Obamacare Struck Down by Florida Judge; Properly Applies Severability Principles to Invalidate Whole Law

by Hans Bader on January 31, 2011 · 9 comments

in Health and Illness, Healthcare, Insurance, Legal, Nanny State, Personal Liberty, Regulation

A judge in Florida just declared the health care law known as “Obamacare” unconstitutional, ruling it void in its entirety. Judge Vinson rightly declared the health care law’s individual mandate unconstitutional, since the inactivity of not buying health insurance is not an “economic activity” that Congress has the power to regulate under the Interstate Commerce Clause. (Under the Supreme Court’s decision in United States v. Morrison (2000), which I helped litigate, only “economic activity” can be regulated under the Commerce Clause, with the possible exception of those non-economic activities that harm instrumentalities of interstate commerce or cross state lines.)

Judge Vinson also rightly declared the law as a whole unconstitutional. The health care law lacks a severability clause. So if a major provision like the individual mandate is unconstitutional — as it indeed was — then the whole law must be struck down.

The absence of a severability clause meant that, at a minimum, the burden of proof shifted to the government to prove (among other things) that the law would have passed even without the individual-mandate provision later held unconstitutional. The government could not, and did not, meet that burden of proof, given the incredibly narrow margin by which the health care law passed in the House, and the fact that it circumvented a filibuster with no votes to spare in the Senate.

Earlier, a judge in Virginia declared Obamacare’s individual mandate unconstitutional, but declined to strike down the rest of the law.

As I noted earlier in The Washington Examiner, “To justify preserving the rest of the law, the judge” in the earlier Virginia case “cited a 2010 Supreme Court ruling [Free Enterprise Fund v. PCAOB] that invalidated part of a law — but kept the rest of it in force. But that case involved a law passed almost unanimously by Congress, which would have passed it even without the challenged provision. Obamacare is totally different. It was barely passed by a divided Congress, but only as a package. Supporters admitted that the unconstitutional part of it — the insurance mandate — was the law’s heart. Obamacare’s legion of special-interest giveaways that are ‘extraneous to health care’ does not alter that.” In short, Obamacare’s individual mandate is not “volitionally severable,” as case law requires.

The individual mandate provision also was not “functionally” severable from the rest of the law, since the very Congress that passed Obamacare deemed the individual absolutely “essential” to the Act’s overarching goals (as Judge Vinson in Florida correctly noted).

(In our amicus brief in the Florida case for Governors Tim Pawlenty and Donald L. Carcieri, we also argue that Obamacare violates the Tenth Amendment by exceeding Congress’s power under the Spending Clause, a so-called Pennhurst argument.)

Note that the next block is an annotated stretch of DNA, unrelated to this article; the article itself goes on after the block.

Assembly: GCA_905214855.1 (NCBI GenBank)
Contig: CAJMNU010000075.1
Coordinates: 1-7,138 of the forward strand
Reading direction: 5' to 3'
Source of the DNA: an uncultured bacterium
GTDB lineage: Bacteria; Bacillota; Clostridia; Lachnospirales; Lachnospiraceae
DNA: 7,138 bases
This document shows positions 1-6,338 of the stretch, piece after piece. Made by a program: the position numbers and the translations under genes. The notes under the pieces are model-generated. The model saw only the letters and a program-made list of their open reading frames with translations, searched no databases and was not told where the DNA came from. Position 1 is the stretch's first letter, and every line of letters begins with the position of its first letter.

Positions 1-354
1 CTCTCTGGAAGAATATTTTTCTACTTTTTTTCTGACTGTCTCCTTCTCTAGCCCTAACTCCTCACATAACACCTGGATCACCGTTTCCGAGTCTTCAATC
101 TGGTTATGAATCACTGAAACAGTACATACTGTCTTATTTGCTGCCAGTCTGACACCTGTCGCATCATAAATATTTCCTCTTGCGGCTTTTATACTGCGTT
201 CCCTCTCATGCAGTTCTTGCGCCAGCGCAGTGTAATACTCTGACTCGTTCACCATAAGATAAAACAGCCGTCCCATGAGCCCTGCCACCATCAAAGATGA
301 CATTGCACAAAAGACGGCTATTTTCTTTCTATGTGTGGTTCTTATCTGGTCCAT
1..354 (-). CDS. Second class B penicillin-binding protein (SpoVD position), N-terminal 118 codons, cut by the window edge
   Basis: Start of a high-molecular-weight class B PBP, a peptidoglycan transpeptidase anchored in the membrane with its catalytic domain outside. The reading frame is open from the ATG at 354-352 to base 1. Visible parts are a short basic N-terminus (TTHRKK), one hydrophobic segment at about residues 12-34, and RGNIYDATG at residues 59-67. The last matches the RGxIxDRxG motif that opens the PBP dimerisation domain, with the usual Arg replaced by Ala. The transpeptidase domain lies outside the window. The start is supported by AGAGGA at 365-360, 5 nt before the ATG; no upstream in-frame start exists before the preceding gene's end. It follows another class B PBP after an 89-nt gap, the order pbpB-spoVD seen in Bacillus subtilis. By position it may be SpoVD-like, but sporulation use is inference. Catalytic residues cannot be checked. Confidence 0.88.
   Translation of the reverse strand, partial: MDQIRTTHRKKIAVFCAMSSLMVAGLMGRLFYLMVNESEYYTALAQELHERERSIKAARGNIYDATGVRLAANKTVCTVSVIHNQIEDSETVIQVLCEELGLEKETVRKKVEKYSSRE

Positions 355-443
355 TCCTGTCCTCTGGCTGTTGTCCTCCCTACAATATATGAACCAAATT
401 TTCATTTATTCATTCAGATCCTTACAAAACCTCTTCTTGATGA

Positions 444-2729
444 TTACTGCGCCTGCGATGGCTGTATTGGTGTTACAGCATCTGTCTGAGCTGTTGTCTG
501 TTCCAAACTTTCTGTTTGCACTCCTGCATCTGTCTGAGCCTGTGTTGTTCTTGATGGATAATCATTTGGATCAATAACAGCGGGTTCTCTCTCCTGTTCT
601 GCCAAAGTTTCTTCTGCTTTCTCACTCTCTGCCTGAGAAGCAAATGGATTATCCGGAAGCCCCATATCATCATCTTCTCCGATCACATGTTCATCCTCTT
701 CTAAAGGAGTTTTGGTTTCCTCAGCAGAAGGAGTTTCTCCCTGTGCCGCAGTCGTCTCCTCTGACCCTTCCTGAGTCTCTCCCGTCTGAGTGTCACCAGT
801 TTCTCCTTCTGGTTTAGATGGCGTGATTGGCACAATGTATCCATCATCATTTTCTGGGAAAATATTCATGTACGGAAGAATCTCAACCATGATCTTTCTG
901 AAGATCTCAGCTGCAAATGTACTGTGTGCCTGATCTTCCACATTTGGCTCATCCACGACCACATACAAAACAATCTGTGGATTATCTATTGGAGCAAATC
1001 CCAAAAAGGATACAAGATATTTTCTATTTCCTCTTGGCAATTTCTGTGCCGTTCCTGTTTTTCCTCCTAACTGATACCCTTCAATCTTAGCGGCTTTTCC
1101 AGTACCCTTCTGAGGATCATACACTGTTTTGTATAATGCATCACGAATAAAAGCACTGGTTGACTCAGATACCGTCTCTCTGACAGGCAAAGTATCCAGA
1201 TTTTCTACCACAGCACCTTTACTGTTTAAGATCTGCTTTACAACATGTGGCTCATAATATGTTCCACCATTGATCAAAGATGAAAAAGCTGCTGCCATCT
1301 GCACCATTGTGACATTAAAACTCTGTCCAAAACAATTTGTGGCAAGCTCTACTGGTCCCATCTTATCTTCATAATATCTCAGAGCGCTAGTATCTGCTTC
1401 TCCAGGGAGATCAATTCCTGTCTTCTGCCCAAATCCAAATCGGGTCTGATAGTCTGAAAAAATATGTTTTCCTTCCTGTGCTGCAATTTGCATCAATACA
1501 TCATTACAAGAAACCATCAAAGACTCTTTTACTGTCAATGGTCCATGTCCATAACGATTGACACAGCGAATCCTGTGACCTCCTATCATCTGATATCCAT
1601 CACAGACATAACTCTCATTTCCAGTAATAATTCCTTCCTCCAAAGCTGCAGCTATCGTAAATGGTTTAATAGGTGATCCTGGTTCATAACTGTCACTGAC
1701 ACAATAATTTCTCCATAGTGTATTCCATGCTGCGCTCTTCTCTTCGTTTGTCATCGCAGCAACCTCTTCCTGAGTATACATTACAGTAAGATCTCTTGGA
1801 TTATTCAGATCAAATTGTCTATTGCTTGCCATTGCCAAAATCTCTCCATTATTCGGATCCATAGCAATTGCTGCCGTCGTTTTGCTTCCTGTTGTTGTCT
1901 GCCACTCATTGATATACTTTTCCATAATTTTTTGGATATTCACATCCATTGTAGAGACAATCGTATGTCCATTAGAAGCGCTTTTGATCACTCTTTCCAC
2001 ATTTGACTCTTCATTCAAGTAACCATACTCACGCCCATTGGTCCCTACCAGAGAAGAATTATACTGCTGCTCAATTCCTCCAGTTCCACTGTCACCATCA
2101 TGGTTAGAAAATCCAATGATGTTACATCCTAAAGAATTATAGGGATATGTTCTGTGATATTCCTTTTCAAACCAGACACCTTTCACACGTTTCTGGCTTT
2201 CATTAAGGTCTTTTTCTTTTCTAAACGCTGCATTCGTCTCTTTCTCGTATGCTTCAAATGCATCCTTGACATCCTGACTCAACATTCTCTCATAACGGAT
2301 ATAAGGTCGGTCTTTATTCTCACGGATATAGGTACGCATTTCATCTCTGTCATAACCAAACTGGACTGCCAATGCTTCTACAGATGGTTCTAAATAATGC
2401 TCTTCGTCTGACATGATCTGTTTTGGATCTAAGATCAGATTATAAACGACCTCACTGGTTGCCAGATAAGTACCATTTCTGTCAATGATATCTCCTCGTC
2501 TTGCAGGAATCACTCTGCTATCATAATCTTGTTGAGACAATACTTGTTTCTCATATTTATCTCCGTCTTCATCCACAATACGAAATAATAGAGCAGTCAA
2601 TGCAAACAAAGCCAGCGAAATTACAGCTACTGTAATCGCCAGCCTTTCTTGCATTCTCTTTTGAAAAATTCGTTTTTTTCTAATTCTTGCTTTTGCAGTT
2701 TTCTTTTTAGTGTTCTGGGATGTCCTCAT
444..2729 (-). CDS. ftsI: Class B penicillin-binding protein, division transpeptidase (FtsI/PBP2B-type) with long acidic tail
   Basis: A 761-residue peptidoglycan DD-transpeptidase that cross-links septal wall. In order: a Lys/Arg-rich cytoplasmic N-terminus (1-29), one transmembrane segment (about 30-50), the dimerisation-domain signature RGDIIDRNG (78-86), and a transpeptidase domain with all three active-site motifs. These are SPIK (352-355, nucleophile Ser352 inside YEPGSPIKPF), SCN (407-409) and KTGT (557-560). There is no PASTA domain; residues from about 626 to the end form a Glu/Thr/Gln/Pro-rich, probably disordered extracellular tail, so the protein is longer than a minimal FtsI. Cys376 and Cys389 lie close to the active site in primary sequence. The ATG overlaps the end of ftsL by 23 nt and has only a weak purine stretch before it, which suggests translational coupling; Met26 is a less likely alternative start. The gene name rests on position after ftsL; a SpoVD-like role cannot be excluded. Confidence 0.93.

Cato legal scholar Ilya Shapiro, who filed briefs against the law in Virginia, comments on today’s decision here, calling it a “victory for federalism and individual liberty.”

In footnote 27, the judge cited with approval the thoughtful brief of legal scholar Ken Klukowski explaining why Obamacare should be struck down in its entirety under settled principles of severability.

Reader January 31, 2011 at 4:46 pm

What is the likelihood that this decision will be upheld by the Supreme Court?

This ruling striking down the healthcare law makes sense, logically and legally speaking, but as Finley Peter Dunne once observed, the Supreme Court reads election returns, and Obama may well get re-elected.

Thalia February 1, 2011 at 2:26 am

You should know better. In Free Enterprise Fund v. Public Company Accounting Oversight Board, 561 U.S. ___ (2010)

“Generally speaking, when confronting a constitutional flaw in a statute, we try to limit the solution to the prob­lem,” severing any “problematic portions while leaving the remainder intact.” Ayotte v. Planned Parenthood of Northern New Eng., 546 U. S. 320, 328–329 (2006). Be­cause “[t]he unconstitutionality of a part of an Act does not necessarily defeat or affect the validity of its remaining provisions,” Champlin Refining Co. v. Corporation Comm’n of Okla., 286 U. S. 210, 234 (1932), the “normal rule” is “that partial, rather than facial, invalidation is the required course,” Brockett v. Spokane Arcades, Inc., 472 U. S. 491, 504 (1985).

The act in question (Sarbanes-Oxley) did not contain a severability clause.

steve February 1, 2011 at 6:34 am

46% of Americans are uninsured. Many have to choose between basic needs or to pay for insurance. This law would have failed in it's purpose no matter what due to costs.This country already ranks around # 40 in health care worldwide due to costs. The only way this could work is to bring back the federal option which the insurance cos. killed in the beginning. this option is the only way costs could begin to be controlled. With the number of cos. providing med insurance shrinking The cost will continue to rise and we will see the # of insured a small minority with med centers failing due to costs and the number of available insurance programs shrinking as well leaving Americans at the mercy of cos. such as blue cross,The company which began our health care mess.

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